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Thule120

Runequest, Legend, Mythras, etc.

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Hallo all BRP-enthusiasts,

and especially those who have been working with providing games or other materials out of "Legend".

First off, a short presentation of myself: 

I am an old OSR-person who has been, and still is, a dye-in-the wool player of Runequest and BRP games, including derivatives. Pendragon was a huge favorite of mine, but that game uses D20 instead of D100 as you know. I would like to design my own game, and given the many possibilities with OGL connected to D20 systems, so popular now, acquiring a D20 OGL doesn´t seem that difficult. But I like D100 systems very much, and above all Runequest.  By coincidence I found this game "Legend", and sure enough; in its core rulebook it is written without further ado in the two last pages:

a. "Legend & Open Content". Those of you who possess "Legend Core Rulebook" can see for yourselves about the generous Open Content declaration.

b. "Open Game License Version 1.0a"  (from WotC).

My understanding of reading these two pages is that I could start using Legend or parts of it for my own game design at once. It is an excellent game, beautifully and pedagogically written; really 

a great achievement by Lawrence Whitaker and Pete Nash. 

I haven´t really been able to track down the different derivatives of Runequest, of who that had which copyright at which times (RQ2, MRQ2, Mythras, Runequest Glorantha, etc.).

From my vantage point, the background story(-ies) of this growing pedigree is completely unimportant to me. I just want to design a game.  But the dilemma is that I can´t really understand how I could use such an excellent game that Legend is, without asking the authors (Whitaker and Nash) for permission. But they don´t work with Mongoose anymore, but with their own company, The Design Mechanism. Yes, I know, you can´t copyright game mechanics, I am aware of that. Basically, the statement a. and b. should be sufficient, am I right?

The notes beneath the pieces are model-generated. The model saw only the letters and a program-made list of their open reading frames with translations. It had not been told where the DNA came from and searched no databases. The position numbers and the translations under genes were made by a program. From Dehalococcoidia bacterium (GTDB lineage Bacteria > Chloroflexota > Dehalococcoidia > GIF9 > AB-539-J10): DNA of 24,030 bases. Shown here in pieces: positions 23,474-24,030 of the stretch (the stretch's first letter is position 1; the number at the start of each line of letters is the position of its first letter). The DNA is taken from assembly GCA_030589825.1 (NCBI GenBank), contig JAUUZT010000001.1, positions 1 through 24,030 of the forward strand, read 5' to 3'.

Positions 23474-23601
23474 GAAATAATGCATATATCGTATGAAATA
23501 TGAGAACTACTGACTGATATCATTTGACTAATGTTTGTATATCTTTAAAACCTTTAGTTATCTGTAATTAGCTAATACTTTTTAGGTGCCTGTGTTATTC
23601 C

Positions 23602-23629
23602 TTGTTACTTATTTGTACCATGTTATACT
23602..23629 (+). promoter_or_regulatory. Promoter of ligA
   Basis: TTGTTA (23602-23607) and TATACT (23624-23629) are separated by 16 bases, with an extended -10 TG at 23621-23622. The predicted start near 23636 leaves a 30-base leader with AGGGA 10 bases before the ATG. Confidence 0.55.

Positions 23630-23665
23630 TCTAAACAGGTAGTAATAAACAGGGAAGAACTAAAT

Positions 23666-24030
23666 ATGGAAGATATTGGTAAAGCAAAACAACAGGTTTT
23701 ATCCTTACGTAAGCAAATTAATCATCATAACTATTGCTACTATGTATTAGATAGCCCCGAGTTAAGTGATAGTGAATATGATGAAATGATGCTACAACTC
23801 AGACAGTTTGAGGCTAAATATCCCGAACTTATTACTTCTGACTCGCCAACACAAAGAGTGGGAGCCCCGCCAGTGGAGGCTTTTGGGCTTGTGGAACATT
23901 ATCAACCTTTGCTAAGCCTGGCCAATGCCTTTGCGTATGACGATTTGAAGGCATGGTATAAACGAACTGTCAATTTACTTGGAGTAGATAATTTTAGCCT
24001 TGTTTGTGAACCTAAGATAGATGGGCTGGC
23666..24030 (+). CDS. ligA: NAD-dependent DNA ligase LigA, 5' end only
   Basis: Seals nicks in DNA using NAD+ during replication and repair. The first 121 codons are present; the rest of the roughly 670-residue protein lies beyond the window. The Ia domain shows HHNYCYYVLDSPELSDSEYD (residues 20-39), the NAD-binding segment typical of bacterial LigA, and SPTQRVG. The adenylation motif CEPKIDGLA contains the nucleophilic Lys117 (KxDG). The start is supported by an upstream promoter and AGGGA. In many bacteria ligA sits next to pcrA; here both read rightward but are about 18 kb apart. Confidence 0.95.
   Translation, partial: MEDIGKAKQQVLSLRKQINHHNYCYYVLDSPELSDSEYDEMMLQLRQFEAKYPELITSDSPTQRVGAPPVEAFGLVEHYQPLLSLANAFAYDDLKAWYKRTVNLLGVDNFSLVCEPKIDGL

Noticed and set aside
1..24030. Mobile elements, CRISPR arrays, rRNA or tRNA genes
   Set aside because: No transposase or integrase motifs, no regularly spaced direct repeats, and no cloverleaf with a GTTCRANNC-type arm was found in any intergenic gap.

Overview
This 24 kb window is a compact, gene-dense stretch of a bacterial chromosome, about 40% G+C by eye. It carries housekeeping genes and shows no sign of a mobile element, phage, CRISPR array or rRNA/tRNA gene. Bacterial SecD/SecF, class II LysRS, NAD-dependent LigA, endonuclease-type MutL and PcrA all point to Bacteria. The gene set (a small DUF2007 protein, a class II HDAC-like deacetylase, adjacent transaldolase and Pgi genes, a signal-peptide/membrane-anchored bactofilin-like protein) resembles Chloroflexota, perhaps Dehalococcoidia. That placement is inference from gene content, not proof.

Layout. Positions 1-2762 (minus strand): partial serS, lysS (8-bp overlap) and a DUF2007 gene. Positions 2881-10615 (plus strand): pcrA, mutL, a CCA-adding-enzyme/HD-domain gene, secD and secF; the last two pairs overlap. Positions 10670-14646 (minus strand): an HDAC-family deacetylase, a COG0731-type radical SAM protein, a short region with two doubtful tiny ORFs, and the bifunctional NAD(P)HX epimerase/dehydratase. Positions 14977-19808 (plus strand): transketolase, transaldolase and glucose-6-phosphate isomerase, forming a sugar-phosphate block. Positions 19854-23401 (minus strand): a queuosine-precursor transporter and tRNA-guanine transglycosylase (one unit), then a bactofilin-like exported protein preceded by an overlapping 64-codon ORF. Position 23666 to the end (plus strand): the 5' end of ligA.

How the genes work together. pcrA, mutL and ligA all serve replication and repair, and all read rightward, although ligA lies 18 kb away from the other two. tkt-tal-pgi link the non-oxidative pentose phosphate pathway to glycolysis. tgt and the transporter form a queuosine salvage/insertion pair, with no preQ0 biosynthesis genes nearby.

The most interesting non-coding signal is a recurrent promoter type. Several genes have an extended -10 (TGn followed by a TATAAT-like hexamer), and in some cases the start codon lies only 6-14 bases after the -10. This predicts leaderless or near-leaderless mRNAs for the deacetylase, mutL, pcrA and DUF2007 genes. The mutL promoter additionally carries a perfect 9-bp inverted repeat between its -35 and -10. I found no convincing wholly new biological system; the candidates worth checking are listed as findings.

That said: My greatest respect to Mongoose, The Design Mechanism, Moon Design, and last but not least: Chaosium! You are the ambassadors of a great engine.... . 

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Mythras is not OGL and, I expect, never will be.

As Loz and Pete span Mythras from RuneQuest 6, it is a very different beast from Legend, which was spawned from RuneQuest 5.

I am sure they will tell you why Mythras is better than Legend.

The beauty of Legend is that it is OGL and you can write scenarios and supplements using it, without asking for permission from anyone. 

Mythras has a different licencing model and you must ask TDM for permission to publish a Mythras supplement. 

Again, I am sure that Loz or Pete will explain the difference and why they have, quite reasonably, gone along that particular line.

I am not a Moderator (Too much like hard work and nobody would trust me to do it anyway), but I wouldn't be surprised if the thread was closed, just because Mythras is not OGL and this would be better in the Legend forum.

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Hi Thule,

To break things down.

RuneQuest is a Trademark of Moon Design Publications LLC, and published through Chaosium. It isn't OGL and you'd need to check out the various licenses they have available on their website for designing your own game (and, advisably, contact Rick Meints to find out what is possible).

Legend is produced by Mongoose and is OGL. The whole book is the SRD, so you can freely use it, subject to the OGL terms and conditions. Its about 90% compatible with Mythras. Indeed, the recently published 'Raiders of R'lyeh' uses the Legend OGL but lifts almost its entire structure from Mythras (reworded to avoid copyright infringements).

Mythras is a Trademark of The Design Mechanism. We operate a 'Gateway' license that you can download from our website. It allows you to use the whole of Mythras Imperative, our free version of the rules, and parts of Mythras core. Take a look through and get in touch if you have questions.